Water-Energy Nexus Workshop – Wednesday 7th September 2016

Water-Energy Nexus

The Centre of Sustainable Technologies based at the University of Ulster is an inter-disciplinary research centre, challenging many aspects of sustainability associated with the built environment. Their remit is to undertake ground-breaking activities in a range of areas including architecture, building energy efficiency, clean combustion, construction, highways engineering, sustainability, renewable energy and river hydraulics. Recognising that these areas are of the utmost importance to a rapidly changing built environment reacting to climate change, they cite that their dominant research activity in terms of income and activity is energy.

The centre is hosting an event addressing the Water-Energy Nexus, looking at the challenges faced by the inextricable connection between water requirements and energy resources.  Taking place at the University of Ulster, Jordanstown Campus, the half day event has input from a range of leading experts in the field.

WATER- ENERGY NEXUS WORKSHOP – AGENDA

7th September 2016

Centre for Sustainable Technologies, Jordanstown Campus

Ulster University, Shore Road, Newtownabbey, Co. Antrim, BT37 0QB

9.45      Arrival and coffee

10.00 – 10:30 Welcome and Introduction

Dr Trevor Hyde, Reader, Centre for Sustainable Technologies

Ms Jane Wall, Project Development Manager, Dublin City University

10: 30-11.30 Reducing the energy demand of water utilities 

Dr Caterina Brandoni, Lecturer in Energy, Centre for Sustainable Technologies

Dr Lorna Fitzsimons, Lecturer in Mechanical Engineering, Dublin City University

Mr Ian Bingham, Energy Manager, Northern Ireland Water

11.30-11.40 Coffee Break

11.40-12.20 Water and energy in the city of the future

Dr Vanessa Speight, Research Fellow in Integrated Water Systems, Sheffield University

Mr Leonardo Piccinetti, Director REDINN

12.20-13.00 Technology innovation in the water and energy field

Prof Tony Byrne, Prof of Photocatalysis, Ulster University

Dr Patrick Dunlop, Lecturer in Engineering Materials, Ulster University

 13.00-14.00 Lunch

 The workshop will be chaired by Mr Dominic McLarnon, Horizon 2020 Northern Ireland Contact Point for Energy.

Please register your interest by email to Dr Caterina Brandoni (c.brandoni@ulster.ac.uk)

This workshop is funded by Dublin City University and Ulster University through the joint programme “Dublin City University-Ulster University Joint Research Workshops”.

Expected socio-economic benefits of bio-oil production in a resource periphery

The Finnish GREBE partners, Karelia UAS and LUKE, have assessed the direct and indirect socioeconomic impacts on a local, regional and national economy from forest biomass-based bio-oil production using input–output (I–O) analysis.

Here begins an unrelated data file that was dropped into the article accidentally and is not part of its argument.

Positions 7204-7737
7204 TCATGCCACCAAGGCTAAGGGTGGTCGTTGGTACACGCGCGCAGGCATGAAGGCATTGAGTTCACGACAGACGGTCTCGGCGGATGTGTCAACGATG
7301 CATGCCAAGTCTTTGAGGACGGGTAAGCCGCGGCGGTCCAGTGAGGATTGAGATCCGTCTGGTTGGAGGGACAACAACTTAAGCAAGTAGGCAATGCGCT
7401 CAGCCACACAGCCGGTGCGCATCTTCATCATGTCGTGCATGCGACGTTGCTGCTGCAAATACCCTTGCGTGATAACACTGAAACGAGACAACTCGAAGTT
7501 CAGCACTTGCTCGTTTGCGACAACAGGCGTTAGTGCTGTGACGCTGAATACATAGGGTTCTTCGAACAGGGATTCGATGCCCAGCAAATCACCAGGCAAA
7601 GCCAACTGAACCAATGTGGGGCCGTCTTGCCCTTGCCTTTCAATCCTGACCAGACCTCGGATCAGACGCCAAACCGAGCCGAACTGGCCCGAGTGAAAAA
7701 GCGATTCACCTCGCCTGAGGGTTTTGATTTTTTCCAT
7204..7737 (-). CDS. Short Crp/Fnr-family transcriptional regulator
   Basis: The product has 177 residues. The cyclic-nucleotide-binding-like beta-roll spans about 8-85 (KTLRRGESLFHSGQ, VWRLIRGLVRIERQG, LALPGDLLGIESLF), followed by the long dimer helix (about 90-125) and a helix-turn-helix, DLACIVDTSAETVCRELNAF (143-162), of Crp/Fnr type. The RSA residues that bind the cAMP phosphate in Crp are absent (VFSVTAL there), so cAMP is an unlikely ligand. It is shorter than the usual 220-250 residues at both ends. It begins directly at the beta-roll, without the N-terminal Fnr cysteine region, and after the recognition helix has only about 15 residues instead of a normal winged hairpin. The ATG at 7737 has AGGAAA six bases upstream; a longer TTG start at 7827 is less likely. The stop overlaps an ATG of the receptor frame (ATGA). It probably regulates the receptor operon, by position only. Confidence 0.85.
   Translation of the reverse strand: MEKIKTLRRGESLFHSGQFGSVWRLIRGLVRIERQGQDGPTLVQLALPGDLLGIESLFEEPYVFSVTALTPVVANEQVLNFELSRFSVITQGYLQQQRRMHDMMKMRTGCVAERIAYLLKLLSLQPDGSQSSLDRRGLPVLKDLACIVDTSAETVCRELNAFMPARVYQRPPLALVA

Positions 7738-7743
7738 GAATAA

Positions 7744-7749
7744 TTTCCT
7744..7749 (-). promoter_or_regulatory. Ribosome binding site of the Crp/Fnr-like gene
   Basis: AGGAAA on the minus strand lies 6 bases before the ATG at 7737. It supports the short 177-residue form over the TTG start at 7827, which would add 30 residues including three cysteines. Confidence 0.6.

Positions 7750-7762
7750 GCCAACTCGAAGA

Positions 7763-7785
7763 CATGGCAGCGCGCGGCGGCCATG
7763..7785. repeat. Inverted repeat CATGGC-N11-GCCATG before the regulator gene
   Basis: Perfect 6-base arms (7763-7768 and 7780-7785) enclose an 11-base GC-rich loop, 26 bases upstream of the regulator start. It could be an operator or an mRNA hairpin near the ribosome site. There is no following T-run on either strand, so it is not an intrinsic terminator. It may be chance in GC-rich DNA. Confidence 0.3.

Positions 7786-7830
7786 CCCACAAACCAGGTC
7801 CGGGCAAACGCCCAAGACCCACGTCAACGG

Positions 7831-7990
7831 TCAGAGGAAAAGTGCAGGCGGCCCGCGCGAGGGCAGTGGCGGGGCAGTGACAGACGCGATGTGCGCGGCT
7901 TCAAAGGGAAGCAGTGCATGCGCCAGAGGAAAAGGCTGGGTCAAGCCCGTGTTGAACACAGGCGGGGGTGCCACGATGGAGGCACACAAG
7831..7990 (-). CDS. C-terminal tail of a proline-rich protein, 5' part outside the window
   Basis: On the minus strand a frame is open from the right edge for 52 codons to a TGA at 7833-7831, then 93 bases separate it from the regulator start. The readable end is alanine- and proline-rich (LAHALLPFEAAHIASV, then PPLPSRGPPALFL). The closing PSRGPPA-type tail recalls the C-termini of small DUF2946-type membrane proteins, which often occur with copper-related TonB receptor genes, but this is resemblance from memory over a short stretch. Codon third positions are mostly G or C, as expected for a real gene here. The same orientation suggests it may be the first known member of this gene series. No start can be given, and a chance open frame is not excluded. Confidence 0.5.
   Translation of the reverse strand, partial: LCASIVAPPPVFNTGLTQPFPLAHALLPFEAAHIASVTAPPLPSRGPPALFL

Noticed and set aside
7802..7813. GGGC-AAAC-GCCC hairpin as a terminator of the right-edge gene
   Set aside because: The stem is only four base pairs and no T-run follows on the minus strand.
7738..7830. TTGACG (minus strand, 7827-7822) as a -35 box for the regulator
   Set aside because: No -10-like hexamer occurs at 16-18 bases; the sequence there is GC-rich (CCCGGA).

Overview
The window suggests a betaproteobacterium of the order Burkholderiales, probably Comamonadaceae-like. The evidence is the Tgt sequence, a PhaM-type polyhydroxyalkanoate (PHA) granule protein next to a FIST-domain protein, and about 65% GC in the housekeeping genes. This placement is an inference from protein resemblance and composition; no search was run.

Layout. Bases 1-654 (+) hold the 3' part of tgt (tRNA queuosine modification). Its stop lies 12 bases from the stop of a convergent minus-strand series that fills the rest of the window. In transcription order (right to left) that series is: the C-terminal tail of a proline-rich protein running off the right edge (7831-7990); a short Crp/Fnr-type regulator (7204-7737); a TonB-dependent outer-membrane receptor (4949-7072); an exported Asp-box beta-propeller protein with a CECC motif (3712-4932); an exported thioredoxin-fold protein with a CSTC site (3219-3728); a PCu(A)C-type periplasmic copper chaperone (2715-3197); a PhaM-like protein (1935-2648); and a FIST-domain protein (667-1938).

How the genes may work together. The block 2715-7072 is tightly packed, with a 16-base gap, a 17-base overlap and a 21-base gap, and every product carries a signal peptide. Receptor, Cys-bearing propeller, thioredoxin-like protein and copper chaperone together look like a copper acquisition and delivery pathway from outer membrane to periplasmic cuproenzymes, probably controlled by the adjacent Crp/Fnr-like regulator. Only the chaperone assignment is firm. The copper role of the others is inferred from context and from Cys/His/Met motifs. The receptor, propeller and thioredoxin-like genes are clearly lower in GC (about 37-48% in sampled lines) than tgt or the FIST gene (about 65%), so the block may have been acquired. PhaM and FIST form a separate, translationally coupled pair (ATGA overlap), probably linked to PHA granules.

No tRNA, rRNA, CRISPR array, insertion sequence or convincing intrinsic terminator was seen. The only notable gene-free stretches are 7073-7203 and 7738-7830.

The planned fast pyrolysis bio-oil industry project will include two production units (each with the capacity of 90 000 tons of bio-oil) and related sites, a raw material terminal and infrastructures. The annual requirement for the biomass raw materials is approximately 700 000 solid m3, including by-products from the wood processing industries as well as round wood and smaller diameter energy wood. For fast pyrolysis bio-oil production, town of Lieksa has locational advantages, as there are available stocks of wood processing industry by-products (sawn dust, cutter shavings) with a currently limited market.

The analyses shows the potential of a bio-oil factory on the development of the local economy and determined the type of impacts bio-oil production has on population and employment development and on the public municipal economy. The study area is located in a resource periphery far from growing regions and suffers from development problems and stagnating development trends. In terms of employment and income, bio-oil production could have a significant positive net impact on the local economy despite leakages to regional and national economies. The impacts of bio-oil production could enhance the future development prospects for the resource periphery according to positive changes in the net migration and by slowing population losses.

Karelia UAS 01-09-2016

Pie chart from average estimates of the employment (number of jobs) and income (million euros) impacts of bio-oil factory construction and operation present at the local, regional and national levels. Size of the pie shows the scale of the total employment and income impacts of the construction and production periods.

For further information, please contact Lasse Okkonen (lasse.okkonen@karelia.fi), Olli Lehtonen (olli.lehtonen@luke.fi)